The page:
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How to Shop for The Holidays on a Tight Budget

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Not everyone celebrates what we’ve come to call "The Holidays", and those who do celebrate them vary widely in their rituals and traditions. For millions of Americans, however, seasonal gift giving is a custom that sometimes can bring with it undue financial burdens. If your own budget is under pressure this year, perhaps because of the tough economy, here are some thoughts and suggestions that may help.

In 2003 I was a graduate student with little discretionary income. I needed every penny for tuition and books. I treasured The Holidays and loved the idea of giving presents as a part of my celebration, but I had to be realistic. I realized I’d have to scale back drastically, and come up with unconventional ways to show my family and friends how much I care about them.

First of all, as I told myself then, you should put aside any embarrassment you may feel about your difficult circumstances. Neither your own value nor the value you place on others is reflected in the presents you give. Gifts are not a substitute for feelings, and your presents don’t have to be lavish. You can let your friends know that your funds are meager. If they care about you, they’ll understand.

One of the best presents you can give is your expression of love, and you can show it in a variety of ways that aren’t expensive:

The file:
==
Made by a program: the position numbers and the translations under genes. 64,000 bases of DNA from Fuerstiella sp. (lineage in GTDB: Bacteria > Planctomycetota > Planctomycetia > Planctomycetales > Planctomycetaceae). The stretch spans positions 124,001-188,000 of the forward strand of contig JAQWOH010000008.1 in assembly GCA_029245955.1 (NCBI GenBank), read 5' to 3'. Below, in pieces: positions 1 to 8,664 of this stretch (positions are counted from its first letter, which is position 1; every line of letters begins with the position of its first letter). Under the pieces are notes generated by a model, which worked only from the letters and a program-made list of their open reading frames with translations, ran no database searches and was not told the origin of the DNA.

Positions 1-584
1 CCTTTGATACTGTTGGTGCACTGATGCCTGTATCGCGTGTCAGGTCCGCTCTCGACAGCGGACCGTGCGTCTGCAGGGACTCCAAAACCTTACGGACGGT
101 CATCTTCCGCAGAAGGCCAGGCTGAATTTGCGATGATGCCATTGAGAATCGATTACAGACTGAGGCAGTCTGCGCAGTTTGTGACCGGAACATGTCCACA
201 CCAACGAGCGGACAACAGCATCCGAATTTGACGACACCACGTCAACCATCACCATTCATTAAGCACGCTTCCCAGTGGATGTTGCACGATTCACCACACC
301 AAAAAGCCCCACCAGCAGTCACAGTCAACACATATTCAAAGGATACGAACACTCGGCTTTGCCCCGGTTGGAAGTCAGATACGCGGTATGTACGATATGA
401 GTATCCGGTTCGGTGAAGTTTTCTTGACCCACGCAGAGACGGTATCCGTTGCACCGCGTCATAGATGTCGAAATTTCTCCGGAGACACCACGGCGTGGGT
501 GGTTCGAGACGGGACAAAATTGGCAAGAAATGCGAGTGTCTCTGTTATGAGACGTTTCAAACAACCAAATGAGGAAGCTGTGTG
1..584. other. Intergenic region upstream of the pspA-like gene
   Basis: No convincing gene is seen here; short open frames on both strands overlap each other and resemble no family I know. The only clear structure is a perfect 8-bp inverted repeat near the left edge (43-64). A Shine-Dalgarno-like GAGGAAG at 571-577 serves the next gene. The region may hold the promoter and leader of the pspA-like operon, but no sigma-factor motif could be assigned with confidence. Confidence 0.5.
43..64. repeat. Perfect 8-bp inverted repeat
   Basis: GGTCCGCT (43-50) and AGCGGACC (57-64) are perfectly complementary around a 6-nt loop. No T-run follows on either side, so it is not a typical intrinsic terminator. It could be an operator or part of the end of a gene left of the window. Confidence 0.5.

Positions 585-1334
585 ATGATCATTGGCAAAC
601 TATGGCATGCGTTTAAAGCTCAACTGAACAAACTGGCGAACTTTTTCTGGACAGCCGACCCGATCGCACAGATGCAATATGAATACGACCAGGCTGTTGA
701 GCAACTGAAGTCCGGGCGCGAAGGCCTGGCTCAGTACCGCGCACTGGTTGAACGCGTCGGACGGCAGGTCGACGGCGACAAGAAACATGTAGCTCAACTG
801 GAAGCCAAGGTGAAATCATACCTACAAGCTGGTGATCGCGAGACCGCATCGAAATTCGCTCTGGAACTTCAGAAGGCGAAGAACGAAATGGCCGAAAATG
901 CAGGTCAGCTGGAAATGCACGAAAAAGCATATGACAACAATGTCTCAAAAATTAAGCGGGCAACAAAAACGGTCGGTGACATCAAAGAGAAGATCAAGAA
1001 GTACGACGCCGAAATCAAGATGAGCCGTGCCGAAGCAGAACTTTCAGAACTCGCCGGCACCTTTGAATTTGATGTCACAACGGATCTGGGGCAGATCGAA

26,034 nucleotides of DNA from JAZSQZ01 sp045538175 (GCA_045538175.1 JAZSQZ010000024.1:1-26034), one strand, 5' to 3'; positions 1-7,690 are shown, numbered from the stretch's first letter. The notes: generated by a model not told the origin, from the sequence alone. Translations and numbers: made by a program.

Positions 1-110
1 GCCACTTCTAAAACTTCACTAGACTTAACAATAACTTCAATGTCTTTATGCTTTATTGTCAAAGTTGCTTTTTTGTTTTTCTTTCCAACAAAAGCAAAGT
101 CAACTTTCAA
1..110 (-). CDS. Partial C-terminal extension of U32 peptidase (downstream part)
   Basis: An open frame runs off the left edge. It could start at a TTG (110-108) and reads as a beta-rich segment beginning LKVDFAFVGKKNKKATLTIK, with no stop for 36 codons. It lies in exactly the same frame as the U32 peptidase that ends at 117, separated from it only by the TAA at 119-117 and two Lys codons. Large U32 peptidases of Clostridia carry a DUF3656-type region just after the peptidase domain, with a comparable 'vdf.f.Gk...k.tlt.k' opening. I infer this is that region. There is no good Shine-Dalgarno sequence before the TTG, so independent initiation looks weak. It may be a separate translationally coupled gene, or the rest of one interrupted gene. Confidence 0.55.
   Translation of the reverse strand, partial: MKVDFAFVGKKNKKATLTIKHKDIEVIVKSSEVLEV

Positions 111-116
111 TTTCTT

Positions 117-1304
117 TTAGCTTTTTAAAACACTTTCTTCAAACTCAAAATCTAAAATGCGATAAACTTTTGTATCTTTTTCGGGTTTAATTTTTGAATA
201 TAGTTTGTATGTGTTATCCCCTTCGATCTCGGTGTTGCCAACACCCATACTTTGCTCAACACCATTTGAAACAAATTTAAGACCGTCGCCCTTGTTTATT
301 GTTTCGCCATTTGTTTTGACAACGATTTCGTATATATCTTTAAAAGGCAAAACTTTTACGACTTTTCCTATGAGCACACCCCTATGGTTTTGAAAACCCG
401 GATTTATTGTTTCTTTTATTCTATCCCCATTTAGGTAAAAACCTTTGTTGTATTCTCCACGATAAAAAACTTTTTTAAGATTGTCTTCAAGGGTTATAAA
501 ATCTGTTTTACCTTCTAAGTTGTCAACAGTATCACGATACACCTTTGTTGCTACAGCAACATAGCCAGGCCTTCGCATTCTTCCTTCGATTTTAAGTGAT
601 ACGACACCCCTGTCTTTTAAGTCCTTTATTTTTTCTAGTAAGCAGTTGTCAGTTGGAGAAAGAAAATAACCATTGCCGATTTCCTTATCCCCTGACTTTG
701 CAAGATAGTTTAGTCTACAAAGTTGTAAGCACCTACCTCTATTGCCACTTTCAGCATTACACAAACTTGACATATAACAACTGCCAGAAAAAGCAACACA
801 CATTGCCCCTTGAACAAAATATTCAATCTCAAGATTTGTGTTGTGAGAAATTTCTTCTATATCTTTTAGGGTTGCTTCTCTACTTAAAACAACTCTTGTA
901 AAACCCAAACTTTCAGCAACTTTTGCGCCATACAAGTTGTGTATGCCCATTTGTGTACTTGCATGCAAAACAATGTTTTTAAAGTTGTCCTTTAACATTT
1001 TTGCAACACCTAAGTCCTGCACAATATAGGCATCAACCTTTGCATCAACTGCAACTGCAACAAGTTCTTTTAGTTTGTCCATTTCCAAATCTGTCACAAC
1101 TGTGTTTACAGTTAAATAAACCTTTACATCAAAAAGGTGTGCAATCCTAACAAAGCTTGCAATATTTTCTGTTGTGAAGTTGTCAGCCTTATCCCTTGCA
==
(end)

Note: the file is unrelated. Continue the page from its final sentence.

-- Give cards that you’ve made yourself. Write expressions of your love and tell people how important they are to you. Or make your cards funny, and specific to your relationship with the individual or family. Perhaps you can recount a special experience you shared with them, how much you valued their company then, and how deeply you appreciate it now. You can give cards by themselves or combine them with one of the other ideas below.

-- If you have an artistic flair, you might try making another paper or craft item—a collage or an origami, for example. You’ll probably have fun in the process.

-- Find an old photograph of the two of you together. Go to a dollar store and pick out a frame for it.

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We value and respect our HERWriters' experiences, but everyone is different. Many of our writers are speaking from personal experience, and what's worked for them may not work for you. Their articles are not a substitute for medical advice, although we hope you can gain knowledge from their insight.

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